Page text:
Ai was easily defeated once Achan had been dealt with in the Valley of Achor, see Joshua 7 and 8. The book of the Law of Moses was then established upon Mount Gerizim and Mount Ebal. A military campaign then was planned for the South of Canaan, where various armies had joined forces against Israel. However, Joshua and the rulers of Israel were deceived by the Gibeonites, Joshua 9, even before the southern campaign had started. These inhabitants of Gibeon "worked craftily" and came to the camp at Gilgal pretending to be from a far country. They established a covenant with Israel who "did not seek counsel of the Lord" and who therefore did not discover until it was too late that the Gibeonites were actually "near neighbours." These Gibeonites illustrate for us "the wiles of the devil" mentioned in Ephesians 6:11, and reveal to us the very devious tactics of this enemy of the people of God. Again Israel failed to put on the whole armour of God - perhaps dependent prayer was the piece that was missing on this occasion.
There followed a battle in the south of Canaan, which stands out as a remarkable event in the history of the world, as well as in Israel. The five kings of the Amorites were routed by the Lord before Israel, following an all-night march of about 20 miles from the camp at Gilgal. The battle raged all day, but as evening approached the fleeing confederacy thought they could retreat to their fortified cities for the night. Joshua realised the urgency of the situation and made that unique request to the Lord that daylight might be prolonged: "Sun stand still over Gibeon". Note the poignancy of the divine record: "So the sun stood still, and the moon stopped, till the people had revenge upon their enemies. Is it not written in the Book of Jasher? So the sun stood still in the midst of heaven, and did not hasten to go down for about a whole day. And there has been no day like that, before it or after it, that the Lord heeded the voice of a man; for the Lord fought for Israel" Joshua 10:12-14. Joshua then went forward, 'strong in the Lord and in the power of His might,' and completely conquered the remainder of the south of Canaan.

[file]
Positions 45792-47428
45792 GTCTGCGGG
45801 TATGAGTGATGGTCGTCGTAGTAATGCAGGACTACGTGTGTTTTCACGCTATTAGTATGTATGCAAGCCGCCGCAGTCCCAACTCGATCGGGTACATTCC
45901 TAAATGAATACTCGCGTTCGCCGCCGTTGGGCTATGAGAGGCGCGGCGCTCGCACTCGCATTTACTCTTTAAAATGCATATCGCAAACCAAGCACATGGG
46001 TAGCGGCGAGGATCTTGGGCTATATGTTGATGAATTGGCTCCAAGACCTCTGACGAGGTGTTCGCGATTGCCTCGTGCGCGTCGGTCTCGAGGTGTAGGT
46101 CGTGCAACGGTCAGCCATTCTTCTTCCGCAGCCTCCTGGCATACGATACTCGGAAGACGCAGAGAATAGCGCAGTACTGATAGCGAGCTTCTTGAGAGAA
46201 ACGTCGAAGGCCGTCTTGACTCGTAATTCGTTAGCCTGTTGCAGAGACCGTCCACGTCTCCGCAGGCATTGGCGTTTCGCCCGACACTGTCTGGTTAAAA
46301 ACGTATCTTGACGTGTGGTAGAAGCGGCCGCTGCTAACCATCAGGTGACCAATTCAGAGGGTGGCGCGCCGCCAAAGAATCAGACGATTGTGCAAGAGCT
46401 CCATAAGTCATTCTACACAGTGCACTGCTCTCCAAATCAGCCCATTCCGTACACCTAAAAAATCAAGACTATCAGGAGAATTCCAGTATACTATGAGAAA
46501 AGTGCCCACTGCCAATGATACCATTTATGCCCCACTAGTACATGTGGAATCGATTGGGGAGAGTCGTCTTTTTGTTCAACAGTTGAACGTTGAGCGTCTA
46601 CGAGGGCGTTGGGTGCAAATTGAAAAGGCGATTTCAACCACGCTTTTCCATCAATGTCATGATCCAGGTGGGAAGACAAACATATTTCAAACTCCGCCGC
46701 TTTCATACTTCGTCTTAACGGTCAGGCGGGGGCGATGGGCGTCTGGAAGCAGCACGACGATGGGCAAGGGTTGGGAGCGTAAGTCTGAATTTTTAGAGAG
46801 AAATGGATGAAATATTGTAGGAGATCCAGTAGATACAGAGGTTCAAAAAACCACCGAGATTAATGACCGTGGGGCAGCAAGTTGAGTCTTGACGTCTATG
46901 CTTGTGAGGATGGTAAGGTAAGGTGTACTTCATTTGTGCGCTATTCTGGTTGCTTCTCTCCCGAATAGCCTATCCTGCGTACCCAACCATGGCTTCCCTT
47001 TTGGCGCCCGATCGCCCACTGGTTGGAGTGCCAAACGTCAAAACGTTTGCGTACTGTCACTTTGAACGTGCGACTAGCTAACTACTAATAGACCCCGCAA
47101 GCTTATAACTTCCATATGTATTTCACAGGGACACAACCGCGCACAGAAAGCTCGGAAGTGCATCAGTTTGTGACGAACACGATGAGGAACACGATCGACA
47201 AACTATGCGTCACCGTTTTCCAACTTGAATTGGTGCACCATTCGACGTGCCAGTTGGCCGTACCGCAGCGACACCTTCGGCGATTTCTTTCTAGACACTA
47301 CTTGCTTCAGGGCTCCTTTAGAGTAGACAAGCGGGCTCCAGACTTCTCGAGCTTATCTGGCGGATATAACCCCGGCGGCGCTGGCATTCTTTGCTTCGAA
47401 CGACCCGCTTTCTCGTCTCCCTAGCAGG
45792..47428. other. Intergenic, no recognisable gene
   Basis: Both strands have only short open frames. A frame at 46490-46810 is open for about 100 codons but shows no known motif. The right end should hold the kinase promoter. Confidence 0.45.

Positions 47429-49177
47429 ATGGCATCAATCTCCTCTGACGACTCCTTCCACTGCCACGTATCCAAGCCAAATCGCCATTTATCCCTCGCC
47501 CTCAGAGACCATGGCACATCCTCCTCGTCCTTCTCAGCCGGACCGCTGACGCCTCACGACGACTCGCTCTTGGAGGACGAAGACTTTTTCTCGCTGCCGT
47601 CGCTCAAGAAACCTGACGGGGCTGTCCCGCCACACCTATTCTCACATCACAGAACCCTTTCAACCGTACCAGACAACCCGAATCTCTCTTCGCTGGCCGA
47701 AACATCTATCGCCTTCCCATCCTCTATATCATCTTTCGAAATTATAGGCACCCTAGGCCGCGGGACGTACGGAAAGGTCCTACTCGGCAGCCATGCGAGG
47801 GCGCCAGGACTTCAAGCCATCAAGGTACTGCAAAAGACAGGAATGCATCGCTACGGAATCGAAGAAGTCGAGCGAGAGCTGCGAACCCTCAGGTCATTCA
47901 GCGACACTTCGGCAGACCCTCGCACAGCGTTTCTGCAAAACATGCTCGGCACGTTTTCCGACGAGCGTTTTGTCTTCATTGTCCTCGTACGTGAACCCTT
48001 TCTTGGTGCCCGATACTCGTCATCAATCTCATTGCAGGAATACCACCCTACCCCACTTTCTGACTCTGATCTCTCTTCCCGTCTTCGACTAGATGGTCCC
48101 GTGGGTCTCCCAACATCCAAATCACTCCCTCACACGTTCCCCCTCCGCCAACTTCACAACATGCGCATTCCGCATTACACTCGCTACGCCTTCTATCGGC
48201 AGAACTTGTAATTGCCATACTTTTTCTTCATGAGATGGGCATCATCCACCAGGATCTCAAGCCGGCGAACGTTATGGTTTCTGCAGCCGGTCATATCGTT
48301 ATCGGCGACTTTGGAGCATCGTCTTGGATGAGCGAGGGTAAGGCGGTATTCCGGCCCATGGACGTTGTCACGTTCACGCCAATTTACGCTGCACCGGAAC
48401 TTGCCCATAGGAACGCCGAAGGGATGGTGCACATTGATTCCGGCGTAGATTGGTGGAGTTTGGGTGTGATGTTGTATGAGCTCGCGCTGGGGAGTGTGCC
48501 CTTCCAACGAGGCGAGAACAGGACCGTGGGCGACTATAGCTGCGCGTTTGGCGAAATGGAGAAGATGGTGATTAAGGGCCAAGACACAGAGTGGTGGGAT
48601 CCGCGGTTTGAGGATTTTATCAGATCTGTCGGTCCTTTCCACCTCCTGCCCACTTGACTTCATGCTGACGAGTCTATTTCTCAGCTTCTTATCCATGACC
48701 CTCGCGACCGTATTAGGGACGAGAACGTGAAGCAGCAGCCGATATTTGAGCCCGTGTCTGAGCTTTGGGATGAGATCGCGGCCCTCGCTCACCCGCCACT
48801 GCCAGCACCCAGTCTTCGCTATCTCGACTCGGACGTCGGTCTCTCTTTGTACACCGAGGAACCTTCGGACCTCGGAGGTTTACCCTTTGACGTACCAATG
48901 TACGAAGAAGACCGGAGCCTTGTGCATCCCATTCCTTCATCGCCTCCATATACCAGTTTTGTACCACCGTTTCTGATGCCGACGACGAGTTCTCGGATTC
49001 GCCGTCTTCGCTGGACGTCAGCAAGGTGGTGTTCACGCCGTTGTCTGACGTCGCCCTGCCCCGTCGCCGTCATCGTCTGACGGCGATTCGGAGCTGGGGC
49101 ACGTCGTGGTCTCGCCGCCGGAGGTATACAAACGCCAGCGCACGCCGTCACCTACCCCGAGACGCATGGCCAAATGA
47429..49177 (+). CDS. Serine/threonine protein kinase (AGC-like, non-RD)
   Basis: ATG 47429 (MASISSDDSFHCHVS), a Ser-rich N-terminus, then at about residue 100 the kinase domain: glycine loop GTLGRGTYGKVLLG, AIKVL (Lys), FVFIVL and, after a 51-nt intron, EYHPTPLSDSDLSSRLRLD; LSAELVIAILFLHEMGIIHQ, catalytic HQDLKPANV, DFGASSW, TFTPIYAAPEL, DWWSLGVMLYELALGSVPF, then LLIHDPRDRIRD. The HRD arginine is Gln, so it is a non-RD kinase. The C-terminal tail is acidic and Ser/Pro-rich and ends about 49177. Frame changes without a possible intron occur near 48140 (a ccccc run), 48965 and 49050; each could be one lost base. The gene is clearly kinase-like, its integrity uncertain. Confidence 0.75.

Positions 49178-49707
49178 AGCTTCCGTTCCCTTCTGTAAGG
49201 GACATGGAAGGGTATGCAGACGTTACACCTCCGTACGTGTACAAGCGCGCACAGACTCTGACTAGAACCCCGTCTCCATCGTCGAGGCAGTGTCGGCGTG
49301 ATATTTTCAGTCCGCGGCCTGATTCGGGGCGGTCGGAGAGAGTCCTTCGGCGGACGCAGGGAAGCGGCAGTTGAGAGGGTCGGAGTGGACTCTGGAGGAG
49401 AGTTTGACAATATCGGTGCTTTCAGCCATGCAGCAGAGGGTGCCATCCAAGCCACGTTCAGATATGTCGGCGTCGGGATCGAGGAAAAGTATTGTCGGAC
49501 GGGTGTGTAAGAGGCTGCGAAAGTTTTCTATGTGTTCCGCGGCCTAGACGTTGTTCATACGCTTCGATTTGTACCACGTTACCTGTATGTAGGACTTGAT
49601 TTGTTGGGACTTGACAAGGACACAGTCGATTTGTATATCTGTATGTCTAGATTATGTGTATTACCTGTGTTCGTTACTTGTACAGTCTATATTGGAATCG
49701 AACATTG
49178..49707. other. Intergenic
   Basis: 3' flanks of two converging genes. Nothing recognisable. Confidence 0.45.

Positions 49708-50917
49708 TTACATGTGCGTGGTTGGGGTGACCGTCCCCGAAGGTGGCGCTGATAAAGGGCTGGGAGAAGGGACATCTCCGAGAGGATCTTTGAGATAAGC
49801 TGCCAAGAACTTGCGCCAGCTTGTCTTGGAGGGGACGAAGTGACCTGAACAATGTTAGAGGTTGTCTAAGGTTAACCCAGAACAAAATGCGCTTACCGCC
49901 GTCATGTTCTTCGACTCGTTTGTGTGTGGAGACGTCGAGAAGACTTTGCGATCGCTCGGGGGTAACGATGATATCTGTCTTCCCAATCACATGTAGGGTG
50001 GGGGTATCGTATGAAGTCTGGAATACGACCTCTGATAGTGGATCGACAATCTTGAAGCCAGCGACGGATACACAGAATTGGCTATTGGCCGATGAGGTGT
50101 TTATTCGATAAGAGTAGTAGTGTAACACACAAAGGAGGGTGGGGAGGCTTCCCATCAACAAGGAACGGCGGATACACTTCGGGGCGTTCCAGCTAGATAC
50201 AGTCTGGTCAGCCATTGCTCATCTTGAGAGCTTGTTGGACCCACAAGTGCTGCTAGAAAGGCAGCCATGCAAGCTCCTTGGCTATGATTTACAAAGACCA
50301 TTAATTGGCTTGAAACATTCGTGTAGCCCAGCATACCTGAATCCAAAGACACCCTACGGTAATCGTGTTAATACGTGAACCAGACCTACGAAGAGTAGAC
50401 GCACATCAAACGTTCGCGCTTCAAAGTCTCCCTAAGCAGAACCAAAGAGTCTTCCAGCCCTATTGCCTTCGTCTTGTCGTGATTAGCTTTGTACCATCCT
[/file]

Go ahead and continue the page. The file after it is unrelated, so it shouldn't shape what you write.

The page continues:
The return of the whole army to Gilgal from Gibeon and again at the end of the southern campaign, Joshua 10:15 and 43, is significant. This was the place where the children of Israel accepted that they were finally cut off from Egypt, by the reintroduction of circumcision. Their return would remind them that the Lord had "rolled away the reproach of Egypt," Joshua 5:9, and that in this battle, as in every other, it was not their military prowess, but God's power, which had given them the victory. Christians should have "no confidence in the flesh," see Philippians 3:3. Perhaps this humble attitude is most at risk immediately following some success in the spiritual warfare. It's easy to be deceived by the flesh to think that I won the battle, when it was really won by the Lord! Self-judgement is a constant requirement "to be able to withstand in the evil day, and having done all, to stand" Ephesians 6:13.